“You look at a guy like Shawn Thornton and how hard he tries — not only every night but every shift,” Recchi said. “Sure, he doesn’t show up on the score sheet, but so what? I mean, you find another guy like that, that had 21 fights, can play 10 solid minutes and be a huge leader in the dressing room. That’s the type of sandpaper guy maybe we need more of and probably every team but the Stanley Cup champion does, right? They’re hard to come by, but we have that in him and I think other guys could play with that grit, too.”
While there are flaws that need to be corrected, Recchi still sees a bright future for this current Bruins squad.
“There is a great core of young talent, and then you look at the second overall pick or really loads of picks we have in the draft, and the future is obviously bright,” he said. “I really like the direction of the organization, and if we have a good draft and offseason, I think we can get back to where we were and go further.”
But whether it’s Taylor Hall or Tyler Seguin that the Bruins take with that second pick overall (or possibly the first, if they swap picks with Edmonton as rumored), the players, regardless of skill, need that commitment to win.
“We’ve got a great young nucleus of skill here, good kids too, but, like anything, it’s a process,” he explained. “But I guess this shows we’re not there yet with some of the young guys and even maybe some veterans. There needs to be that desire and heart every night in and night out. I mean, maybe some guys just don’t have it, but I know the majority do,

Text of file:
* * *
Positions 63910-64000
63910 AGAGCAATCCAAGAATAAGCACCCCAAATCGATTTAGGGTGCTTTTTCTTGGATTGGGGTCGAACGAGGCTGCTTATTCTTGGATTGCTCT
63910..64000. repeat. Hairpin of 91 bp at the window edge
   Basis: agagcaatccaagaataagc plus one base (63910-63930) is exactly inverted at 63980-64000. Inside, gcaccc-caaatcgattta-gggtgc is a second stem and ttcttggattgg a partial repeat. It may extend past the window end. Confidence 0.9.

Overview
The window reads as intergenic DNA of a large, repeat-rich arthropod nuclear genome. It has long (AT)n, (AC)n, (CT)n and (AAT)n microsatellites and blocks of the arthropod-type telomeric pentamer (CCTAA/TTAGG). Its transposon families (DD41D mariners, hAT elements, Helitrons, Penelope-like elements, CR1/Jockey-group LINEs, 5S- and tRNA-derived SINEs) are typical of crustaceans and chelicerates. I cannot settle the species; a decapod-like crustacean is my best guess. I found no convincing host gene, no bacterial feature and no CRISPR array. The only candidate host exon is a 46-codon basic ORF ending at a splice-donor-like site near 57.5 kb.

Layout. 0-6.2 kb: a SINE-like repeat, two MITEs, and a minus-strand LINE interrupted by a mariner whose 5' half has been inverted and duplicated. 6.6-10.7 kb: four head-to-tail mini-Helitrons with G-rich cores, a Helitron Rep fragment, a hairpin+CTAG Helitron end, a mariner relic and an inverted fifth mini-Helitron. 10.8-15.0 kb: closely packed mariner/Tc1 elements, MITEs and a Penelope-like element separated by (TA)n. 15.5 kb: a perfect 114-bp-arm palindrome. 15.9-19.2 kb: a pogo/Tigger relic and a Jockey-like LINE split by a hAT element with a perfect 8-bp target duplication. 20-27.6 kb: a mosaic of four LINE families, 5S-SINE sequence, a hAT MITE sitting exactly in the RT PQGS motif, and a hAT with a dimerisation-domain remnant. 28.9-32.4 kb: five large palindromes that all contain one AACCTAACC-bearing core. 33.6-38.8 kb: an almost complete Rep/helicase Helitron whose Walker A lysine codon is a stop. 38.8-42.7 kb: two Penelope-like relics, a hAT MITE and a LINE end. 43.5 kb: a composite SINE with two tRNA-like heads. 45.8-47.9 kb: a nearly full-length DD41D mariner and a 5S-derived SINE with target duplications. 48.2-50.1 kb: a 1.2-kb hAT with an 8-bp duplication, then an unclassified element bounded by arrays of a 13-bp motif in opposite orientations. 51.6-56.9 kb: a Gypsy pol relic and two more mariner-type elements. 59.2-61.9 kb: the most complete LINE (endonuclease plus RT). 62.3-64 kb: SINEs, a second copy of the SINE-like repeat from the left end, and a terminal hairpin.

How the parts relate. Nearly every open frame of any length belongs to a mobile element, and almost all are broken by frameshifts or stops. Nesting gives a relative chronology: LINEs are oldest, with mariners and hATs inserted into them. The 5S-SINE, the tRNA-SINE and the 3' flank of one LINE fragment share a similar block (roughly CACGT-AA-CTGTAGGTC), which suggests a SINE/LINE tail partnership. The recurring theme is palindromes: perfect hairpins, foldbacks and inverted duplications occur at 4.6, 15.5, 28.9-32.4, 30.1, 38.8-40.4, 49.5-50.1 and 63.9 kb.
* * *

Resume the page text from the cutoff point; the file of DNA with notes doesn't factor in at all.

and again, that’s why it’s hard to swallow because I believe in this team. I believe in Claude and I believe in Peter. I know we can reach that next level and I really believe if we had everyone on board for each game against Philly, we’re still playing right now.”
As far as if Recchi, an impending unrestricted free agent, will be on the team next season, trying to guide the core of young, skilled players to the next level, he made it clear to Chiarelli and Julien that he wants to play a third straight season in Black and Gold and hopefully lead them to their first Stanley Cup in what is now 38 years and counting.
“‘Let’s get this done,’ is the way I put it, and Peter stressed to me that he wants to do that before July 1,” Recchi explained. “I’m here, I won’t be much money, I’m easy to reach and I’m ready to make this happen.”
Part of what has Recchi itching to stay in Boston is his genuine belief in the team.
“We had a very good exit meeting, Peter and I, and I’ve made it clear to him, Claude and the team that I’d love to come back,” Recchi said. “I love this city and I want to stay here and finish what we’ve started because I sincerely believe we can do it here. With a few more pieces and just a lot of dedication from everyone, this team has the goods.”
On another note, enforcer Shawn Thornton has just been inked to a 2yr/$1.625M deal, with a cap hit of $812.5K